Leh, the capital of Ladakh is situated at a height of 3505
meters and is towards the eastern parts of Jammu and Kashmir. The region is
watered by the Zanskar River, which flows into the Indus River just below.
Spilling out of a side valley that tapers north towards eroded snow-capped
peaks, the Ladakhi capital sprawls from the foot of a ruined Tibetan style
palace - a maze of mud-brick and concrete flanked on one side by
cream-coloured desert, and on the other by a swathe of lush irrigated
farmland. As one approaches Leh for the first time, via the sloping seep of
dust and pebbles that divide if from the floor of the Indus Valley, one will
have little difficulty imagining how the old trans -Himalayan traders must
have felt as they plodded in on the caravan routes from Yarkhand and Tibet:
a mixture of relief at having crossed the mountains in one piece, and
anticipation of a relaxing spell in one of central Asia's most scenic and
atmospheric towns. Leh is a beautiful destination with so many attractions
and is the center of Tibeto-Buddhist Culture for ages. Its colorful gompas
have attracted the devout Buddhists from all over the globe. Besides, it is
also a favorite hiking locale and is known for some of the best hikes in the
country. History of Leh
King Sengge Namgyal who ruled Ladakh during 17th century and during whose
rule Ladakh was at its greatest shifted his court from Shey to Leh. Leh
became the regional capital and very soon the town blossomed into one of the
busiest markets on the Silk Route. During the 1920s and 1930s, the broad
bazaar that still forms its heart received more than a dozen pony- and
camel-trains each day.
Leh's prosperity, managed mainly by the
Sunni Muslim merchants whose descendants live in its labyrinthine old
quarter, came to an abrupt end with the closure of the Chinese border in the
1950's. However its fortunes begin to look up after India rediscovered the
hitherto forgotten capital's strategic value after two wars in quick
succession with Pakistan . Today, Khaki-clad Jawans (soldiers) and their
families from the nearby military and air force bases are the mainstay of
the local economy in winter, when foreign visitors are few and far between.
Gates opened for Tourists
government's decision in 1974 to open Ladakh to foreign tourists was a major
shake-up. From the start, Leh bore the brunt of the annual invasion, as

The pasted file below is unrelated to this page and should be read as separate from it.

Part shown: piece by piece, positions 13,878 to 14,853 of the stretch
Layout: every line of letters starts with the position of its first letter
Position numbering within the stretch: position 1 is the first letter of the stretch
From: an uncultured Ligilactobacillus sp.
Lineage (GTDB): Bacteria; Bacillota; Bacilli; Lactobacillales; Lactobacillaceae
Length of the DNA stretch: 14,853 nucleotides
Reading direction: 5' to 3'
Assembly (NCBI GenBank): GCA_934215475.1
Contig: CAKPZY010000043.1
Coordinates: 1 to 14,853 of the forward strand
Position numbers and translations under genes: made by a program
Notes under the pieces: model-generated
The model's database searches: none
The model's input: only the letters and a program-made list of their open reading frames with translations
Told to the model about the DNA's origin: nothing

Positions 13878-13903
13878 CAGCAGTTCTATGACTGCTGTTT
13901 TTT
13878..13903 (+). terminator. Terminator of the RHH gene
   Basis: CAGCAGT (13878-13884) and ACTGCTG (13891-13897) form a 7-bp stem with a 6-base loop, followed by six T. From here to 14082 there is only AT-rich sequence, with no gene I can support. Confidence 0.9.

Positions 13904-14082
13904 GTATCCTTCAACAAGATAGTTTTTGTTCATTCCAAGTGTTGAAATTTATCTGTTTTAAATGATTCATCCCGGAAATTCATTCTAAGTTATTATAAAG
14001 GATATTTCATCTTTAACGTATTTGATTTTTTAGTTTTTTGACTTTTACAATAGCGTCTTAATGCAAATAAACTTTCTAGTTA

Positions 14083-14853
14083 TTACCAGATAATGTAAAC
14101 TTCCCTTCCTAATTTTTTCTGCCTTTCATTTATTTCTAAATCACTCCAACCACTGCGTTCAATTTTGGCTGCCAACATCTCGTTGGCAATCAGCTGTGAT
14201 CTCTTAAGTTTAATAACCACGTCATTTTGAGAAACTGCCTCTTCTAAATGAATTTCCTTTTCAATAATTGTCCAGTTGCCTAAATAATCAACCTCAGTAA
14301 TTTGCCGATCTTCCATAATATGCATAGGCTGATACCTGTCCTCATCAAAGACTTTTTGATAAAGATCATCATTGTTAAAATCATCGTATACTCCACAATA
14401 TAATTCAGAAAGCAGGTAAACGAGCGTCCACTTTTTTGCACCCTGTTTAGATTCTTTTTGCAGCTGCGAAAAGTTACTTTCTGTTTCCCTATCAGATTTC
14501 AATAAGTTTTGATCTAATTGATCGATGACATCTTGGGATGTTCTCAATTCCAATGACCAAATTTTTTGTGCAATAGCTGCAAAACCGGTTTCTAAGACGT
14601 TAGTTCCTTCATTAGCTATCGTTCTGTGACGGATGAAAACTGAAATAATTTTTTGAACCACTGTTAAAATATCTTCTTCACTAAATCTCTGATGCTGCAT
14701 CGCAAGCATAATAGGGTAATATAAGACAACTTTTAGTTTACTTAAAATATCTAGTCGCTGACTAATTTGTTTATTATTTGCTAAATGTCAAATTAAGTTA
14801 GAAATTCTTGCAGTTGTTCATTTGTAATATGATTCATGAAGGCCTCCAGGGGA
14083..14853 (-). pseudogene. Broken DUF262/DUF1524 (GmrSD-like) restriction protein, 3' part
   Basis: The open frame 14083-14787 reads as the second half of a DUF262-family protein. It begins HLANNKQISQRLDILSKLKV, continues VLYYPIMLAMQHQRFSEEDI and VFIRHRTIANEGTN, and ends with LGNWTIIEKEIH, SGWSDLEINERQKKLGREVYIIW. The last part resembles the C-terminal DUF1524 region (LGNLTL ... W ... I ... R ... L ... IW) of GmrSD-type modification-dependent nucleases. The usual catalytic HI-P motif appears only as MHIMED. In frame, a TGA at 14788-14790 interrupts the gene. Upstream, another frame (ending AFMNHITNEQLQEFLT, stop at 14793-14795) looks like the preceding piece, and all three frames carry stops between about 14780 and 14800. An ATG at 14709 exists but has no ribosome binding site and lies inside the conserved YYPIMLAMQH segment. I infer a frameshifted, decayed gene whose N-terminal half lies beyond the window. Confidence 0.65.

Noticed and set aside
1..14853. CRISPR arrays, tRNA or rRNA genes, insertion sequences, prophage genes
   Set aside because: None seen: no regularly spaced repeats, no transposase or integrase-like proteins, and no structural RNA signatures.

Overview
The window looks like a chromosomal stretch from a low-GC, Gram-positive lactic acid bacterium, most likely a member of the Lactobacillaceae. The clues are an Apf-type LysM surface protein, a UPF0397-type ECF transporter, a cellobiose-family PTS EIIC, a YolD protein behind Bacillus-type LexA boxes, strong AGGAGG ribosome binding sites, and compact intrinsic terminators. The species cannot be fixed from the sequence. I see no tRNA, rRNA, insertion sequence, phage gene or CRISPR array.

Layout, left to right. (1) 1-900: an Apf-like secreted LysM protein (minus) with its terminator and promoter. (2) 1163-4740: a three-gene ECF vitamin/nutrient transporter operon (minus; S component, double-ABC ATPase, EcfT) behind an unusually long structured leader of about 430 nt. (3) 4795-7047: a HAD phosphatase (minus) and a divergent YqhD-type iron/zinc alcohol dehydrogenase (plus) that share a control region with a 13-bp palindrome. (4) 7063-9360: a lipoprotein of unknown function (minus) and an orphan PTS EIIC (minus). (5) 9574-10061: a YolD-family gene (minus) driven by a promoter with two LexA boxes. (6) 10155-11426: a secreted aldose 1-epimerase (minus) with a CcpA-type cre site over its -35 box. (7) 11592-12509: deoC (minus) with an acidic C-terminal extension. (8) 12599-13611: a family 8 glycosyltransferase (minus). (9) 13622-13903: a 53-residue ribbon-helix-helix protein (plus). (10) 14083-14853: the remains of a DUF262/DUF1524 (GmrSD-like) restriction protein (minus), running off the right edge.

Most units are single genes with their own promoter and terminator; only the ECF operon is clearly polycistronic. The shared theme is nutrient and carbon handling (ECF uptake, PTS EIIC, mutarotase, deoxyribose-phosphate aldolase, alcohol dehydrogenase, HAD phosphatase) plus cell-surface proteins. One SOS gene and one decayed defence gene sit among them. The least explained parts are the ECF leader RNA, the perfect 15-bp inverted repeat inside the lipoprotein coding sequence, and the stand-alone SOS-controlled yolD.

busloads of backpackers poured up the road Srinagar. Twenty or so years on,
though the main approach is now via Himachal Pradesh rather than Kashmir,
the summer influx shows no sign of abating.
Leh has doubled in
size and is a far cry from the sleepy Himalayan town of the early 1970's.
During July and August tourists stroll shoulder to shoulder down its main
street, most of whose old style outfitters and provision stores have been
squeezed out by Kashmiri handicraft shops, art emporiums and Tibetan
restaurants. Around the TownAround the Town
Leh has nonetheless retained a more tranquil side, and is a pleasant place
to unwind after a long bus journey. Attractions in and around the town
itself include the former Palace and Namgyal Tsemo Gompa, perched amid
strings of prayer flags above the narrow dusty streets of the Old Quarter.
A short walk north across the fields, the small monastery of
Sankar harbours accomplished modern Tantric murals and a thousand beaded
Avalokitesvara (also spelt as Avalokiteshvara) deity.
Leh is also
a good base for longer day trips out into the Indus Valley. Among the string
of picturesque villages and Gompas within reach by bus are Shey, site of a
derelict 17th century palace, and the Spectacular Tikse Gompa. Until one has
adjusted to the altitude, however, the Only sightseeing one will probably
feel up to will be from a guesthouse roof terrace or garden, from where the
snowy summits of the majestic Stok-Kangri massif (6,120m), magnified in the
crystal clear Ladakhi sunshine, look close enough to touch.